After dealing with some crushing injuries last season, the Chiefs are back at full-strength with the return of RB Jamaal Charles and LBs Justin Houston and Tamba Hali. Along with Jeremy Maclin and Travis Kelce, that should be plenty of talent for Kansas City to try to reclaim the division from the Broncos — assuming Smith continues to excel running the offense. He better, because the backup quaterback situation is bleak now that Chase Daniel is gone. And as good as Charles still is in the backfield, he's not going to carry an offense by himself without some help from his QB. As long as Smith stays efficient (if unspectacular), K.C. will survive.
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Miami Dolphins: Is Laremy Tunsil the answer to Ryan Tannehill's prayers?
184. That's the number of sacks Tannehill has suffered in his NFL career, for an average of almost three per game. When he stays upright, though, he's not all that bad of a passer, with 4,000 yards through the air in each of the past two seasons. Tunsil tumbled down the draft board because of his infamous leaked video, and that might be Tannehill's saving grace if the rookie lineman can help keep his QB out of harm's way. Whether that's enough to make Tannehill worth the deal he signed last offseason will remain an open question.
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New England Patriots: Will Jimmy Garoppolo leave the Pats on solid ground?
I wanted to use this space to talk about the Patriots secondary, which might be better than you think this year. The fine minds over at Pro Football Focus rank New England's defensive backs in the top three despite the lack of interceptions last year. Stop me if you've heard this before: the Patriots are so fundamentally sound in the backfield that they win the day without making flashy plays. Ugh. Anyway, the secondary will be a big question, but Garoppolo is obviously the biggest question. New England won't be satisfied with saving face and going 2-2 during Tom Brady's suspension. Can Garoppolo give the Patriots enough to come away with three wins against Arizona, Miami, Houston and Buffalo, with the last three of those games at home?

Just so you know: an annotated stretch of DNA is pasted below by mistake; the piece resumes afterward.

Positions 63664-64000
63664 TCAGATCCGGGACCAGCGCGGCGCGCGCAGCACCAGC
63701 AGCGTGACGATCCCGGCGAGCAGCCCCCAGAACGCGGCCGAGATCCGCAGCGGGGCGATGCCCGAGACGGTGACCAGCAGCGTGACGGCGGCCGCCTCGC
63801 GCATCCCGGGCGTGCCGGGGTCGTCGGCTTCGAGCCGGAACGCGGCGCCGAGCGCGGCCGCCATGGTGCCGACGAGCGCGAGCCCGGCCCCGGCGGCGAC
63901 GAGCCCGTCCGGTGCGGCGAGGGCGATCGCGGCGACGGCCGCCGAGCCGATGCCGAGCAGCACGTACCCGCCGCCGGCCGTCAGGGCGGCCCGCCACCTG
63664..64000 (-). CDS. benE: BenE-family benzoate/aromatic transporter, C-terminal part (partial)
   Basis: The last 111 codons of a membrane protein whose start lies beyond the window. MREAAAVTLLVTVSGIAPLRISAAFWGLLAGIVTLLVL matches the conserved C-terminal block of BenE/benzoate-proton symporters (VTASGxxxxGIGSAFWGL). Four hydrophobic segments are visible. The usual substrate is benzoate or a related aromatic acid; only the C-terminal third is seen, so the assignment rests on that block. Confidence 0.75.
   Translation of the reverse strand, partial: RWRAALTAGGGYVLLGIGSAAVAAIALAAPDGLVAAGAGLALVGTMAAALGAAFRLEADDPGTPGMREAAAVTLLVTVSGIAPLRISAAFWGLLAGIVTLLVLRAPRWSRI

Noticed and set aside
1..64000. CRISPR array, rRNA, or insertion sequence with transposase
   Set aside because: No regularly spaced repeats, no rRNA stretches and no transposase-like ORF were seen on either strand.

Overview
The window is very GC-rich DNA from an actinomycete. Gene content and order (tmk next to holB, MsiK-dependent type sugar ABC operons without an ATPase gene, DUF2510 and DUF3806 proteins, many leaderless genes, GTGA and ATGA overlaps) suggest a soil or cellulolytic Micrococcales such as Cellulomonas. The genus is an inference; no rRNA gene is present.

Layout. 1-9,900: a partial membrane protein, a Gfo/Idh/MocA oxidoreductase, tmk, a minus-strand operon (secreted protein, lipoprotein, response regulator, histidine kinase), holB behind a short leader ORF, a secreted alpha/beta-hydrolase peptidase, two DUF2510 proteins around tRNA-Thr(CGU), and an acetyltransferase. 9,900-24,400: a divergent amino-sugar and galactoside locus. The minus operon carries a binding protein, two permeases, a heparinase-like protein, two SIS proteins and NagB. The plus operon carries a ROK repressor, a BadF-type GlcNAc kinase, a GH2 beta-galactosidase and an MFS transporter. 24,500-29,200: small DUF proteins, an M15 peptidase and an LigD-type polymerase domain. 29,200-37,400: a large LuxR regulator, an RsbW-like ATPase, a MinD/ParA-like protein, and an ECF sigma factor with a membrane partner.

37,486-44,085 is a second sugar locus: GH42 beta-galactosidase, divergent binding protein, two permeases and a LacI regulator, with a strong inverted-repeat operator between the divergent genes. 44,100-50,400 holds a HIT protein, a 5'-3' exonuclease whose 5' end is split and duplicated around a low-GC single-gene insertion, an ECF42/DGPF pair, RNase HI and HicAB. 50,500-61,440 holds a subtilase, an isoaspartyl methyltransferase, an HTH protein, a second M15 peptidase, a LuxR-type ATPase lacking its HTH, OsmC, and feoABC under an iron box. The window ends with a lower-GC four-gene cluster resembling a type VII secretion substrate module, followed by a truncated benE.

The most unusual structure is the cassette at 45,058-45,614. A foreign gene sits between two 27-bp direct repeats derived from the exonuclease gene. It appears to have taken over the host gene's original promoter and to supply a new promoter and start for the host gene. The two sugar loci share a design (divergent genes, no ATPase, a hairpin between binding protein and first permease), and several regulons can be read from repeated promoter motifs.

New York Jets: What does the future hold for Geno Smith?
Before Ryan Fitzpatrick signed his monster new deal, it seemed like Smith might end up as the starter in New York next season. Now, he might be one of four quarterbacks the Jets bring into the regular season. With Fitzgerald firmly entrenched as the starter, it's a matter of when, not if, Smith ends up with another team. Will the Jets look to move him before the trade deadline or ride out the season with an overqualified backup, just in case?
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Oakland Raiders: Can the Raiders live up to the hype?
From top to bottom, this is the best the Raiders have been since their Super Bowl XXXVII appearance against the Bucs. In fact, it's hard to find a weakness on the roster — but that's all just on paper. Derek Carr, Michael Crabtree, Amari Coper, Latavius Murray, Khalil Mack, Bruce Irvin and the rest of this young Oakland squad will have to prove they're ready for the big time if they want to lead the Raiders to their first winning season since that aforementioned 2002 season. Then again, when you start listing all those names, Charles Woodson's Super Bowl prediction makes a little more sense.
Getty ImagesJoe Robbins
Pittsburgh Steelers: Do all the new additions make Pittsburgh the AFC favorite?
A once-great Steelers defense has fallen off in recent years, so Pittsburgh has poured draft picks into fixing the holes on that side of the ball. With the continued emergence of guys like Bud Dupree, Lawrence Timmons and Jarvis Jones, and the addition this offseason fo Artie Burns and Sean Davis, Pittsburgh has the makings of a dominant unit that could be together for a long time — and could make up for last year's close call in the AFC Championship Game. But will suspensions for Martavis Bryant and Le'Veon Bell stress the offense beyond the point where even Ben Roethlisberger and Antonio Brown can save the day?
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San Diego Chargers: Will distractions derail any chance of a surprising season?
We kind of knew going into this season that the Chargers' status in San Diego would hover over the team. What we didn't expect was Joey Bosa joining the illustrious list of names who have held out in Chargers history. At best, Bosa has missed out on valuable playing time in practice and the preseason. At worst, he torpedoed his chances to make an impact in 2016. Meanwhile, San Diego has talent on offense but very little depth. Anything that takes away from the team's focus on the field will prove costly as the Chargers try to rebound from last year's 4-12 flop.
Getty ImagesJon Durr
Tennessee Titans: Was Mike Mularkey really the answer?
The Titans turned heads when they hired Mularkey to be their full-time coach after he served as interim coach following Ken Whisenhunt's midseason firing. People can question the decision all they like; Mularkey will be judged on one simple development: Can he help turn Marcus Mariota into the kind of franchise quarterback Tennessee hopes he is? That won't happen overnight, but both coach and QB need to show signs of progress in 2016, or the questions will quickly reach a deafening volume.